France's Republicans pick a woman as presidential candidate

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Valerie Pecresse waits at the Conservative party Les Republicains headquarters after being elected as the party's presidential candidate, Saturday, Dec. 4, 2021 in Paris. The head the Paris region, Valerie Pcresse, was facing a hardline lawmaker from Nice, Eric Ciotti in the final round of The Republicans' primary. (AP Photo/Rafael Yaghobzadeh)

PARIS – Valérie Pécresse, the head of the Paris region and a former conservative minister, has been chosen to run in France's presidential race next year as The Republicans party candidate, a decision that could significantly shape April’s election.

She received 61% of the votes in the party's primary while contender Eric Ciotti, a hardline lawmaker from Nice, got 39%. About 140,000 registered members of The Republicans were eligible to participate.

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If elected by French voters, Pécresse vowed to “break” with the centrist policies of incumbent President Emmanuel Macron, who is expected to seek a second term but has yet to formally declare his candidacy. She also warned voters against backing far-right candidates, arguing that only the conservatives can unite the French people and ease tensions in the country.

Immigration and security emerged as top issues in the party primary largely because of another presidential candidate jumped into the race this week, far-right former TV pundit Eric Zemmour. Zemmour, an author and former journalist with multiple hate-speech convictions. He formally declared his candidacy in a video relaying anti-migrant, anti-Islam imagery.

An experienced politician, Pécresse, 54, has been the minister for higher education, for the budget and was a government spokesperson under former President Nicolas Sarkozy from 2007 to 2012.

"For the first time in history ... our political family will get a female candidate at the presidential election,” Pécresse said, praising the “boldness” of party members who voted for her. “I will do my very best, with my force, my energy, my determination to make our views win.”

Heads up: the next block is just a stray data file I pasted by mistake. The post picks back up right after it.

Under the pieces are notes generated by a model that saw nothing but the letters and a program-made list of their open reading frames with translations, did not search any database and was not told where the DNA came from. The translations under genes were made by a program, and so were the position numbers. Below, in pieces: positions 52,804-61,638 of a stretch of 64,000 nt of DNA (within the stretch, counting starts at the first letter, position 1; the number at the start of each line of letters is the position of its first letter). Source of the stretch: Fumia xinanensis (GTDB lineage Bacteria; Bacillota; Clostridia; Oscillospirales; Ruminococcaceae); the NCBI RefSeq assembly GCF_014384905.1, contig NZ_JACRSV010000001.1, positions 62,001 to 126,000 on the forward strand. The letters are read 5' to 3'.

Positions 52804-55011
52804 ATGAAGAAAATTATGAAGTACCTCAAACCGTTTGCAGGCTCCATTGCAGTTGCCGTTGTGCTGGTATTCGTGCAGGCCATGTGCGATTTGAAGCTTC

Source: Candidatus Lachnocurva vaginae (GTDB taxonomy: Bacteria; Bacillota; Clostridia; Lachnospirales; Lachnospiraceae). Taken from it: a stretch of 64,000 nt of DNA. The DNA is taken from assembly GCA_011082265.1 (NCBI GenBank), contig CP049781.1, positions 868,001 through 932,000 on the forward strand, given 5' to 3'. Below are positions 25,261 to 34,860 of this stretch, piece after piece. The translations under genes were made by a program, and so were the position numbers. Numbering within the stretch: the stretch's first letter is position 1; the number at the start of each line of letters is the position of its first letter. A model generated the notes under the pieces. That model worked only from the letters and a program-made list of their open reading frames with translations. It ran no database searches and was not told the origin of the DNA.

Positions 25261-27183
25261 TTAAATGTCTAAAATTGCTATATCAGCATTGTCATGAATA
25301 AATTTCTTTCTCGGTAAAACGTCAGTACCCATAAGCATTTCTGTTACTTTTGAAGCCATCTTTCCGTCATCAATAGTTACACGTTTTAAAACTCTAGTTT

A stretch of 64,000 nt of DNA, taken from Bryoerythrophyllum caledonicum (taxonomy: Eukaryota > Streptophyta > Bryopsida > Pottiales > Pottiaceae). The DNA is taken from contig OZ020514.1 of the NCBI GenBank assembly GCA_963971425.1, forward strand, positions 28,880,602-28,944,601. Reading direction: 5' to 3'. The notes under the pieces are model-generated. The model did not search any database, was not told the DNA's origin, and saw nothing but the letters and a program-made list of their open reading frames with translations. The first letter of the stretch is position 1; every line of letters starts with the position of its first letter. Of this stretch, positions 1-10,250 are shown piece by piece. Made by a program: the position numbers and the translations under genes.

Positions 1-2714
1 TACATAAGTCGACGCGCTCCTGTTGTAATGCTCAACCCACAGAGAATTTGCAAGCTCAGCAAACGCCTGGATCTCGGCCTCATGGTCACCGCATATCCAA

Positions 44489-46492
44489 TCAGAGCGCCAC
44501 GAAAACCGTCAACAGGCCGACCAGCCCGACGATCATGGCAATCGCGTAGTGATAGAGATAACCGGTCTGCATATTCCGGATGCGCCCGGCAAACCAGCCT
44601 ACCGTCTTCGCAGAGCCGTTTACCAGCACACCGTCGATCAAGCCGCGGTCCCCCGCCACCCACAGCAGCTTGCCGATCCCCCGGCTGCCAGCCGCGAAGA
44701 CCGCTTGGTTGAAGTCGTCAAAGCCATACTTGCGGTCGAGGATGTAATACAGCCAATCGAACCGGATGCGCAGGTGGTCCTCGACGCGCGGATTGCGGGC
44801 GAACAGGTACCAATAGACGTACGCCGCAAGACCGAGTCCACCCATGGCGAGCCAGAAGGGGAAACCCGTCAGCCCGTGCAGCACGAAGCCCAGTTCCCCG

“The right is back!” she said. “It is united and rejoins the (presidential) battle with an implacable will.”

Pécresse said her first action as president would be to end France's 35-hour workweek so employees work and earn more. She also has backed a tough stance on immigration, saying that people who entered the country illegally should be deported.

A supporter of the European Union, Pécresse left The Republicans in 2019 amid leadership divisions after the party had a poor showing in EU elections. She rejoined the party this year.

The Republicans, which still heads several regional assemblies and holds a majority in the French Senate, is the last of France’s traditional parties to choose its presidential contender.

On the far-right, Zemmour's candidacy came this week in addition to the other well-known far-right candidate, National Rally leader Marine Le Pen. In 2017, Macron defeated Le Pen in a presidential runoff.

On the left, Paris Mayor Anne Hidalgo is the presidential candidate for the Socialist party and the Greens chose European lawmaker Yannick Jadot, a former Greenpeace activist. The far-left leader of the Rebel France party, Jean-Luc Mélenchon, is seeking the presidency for the third time.

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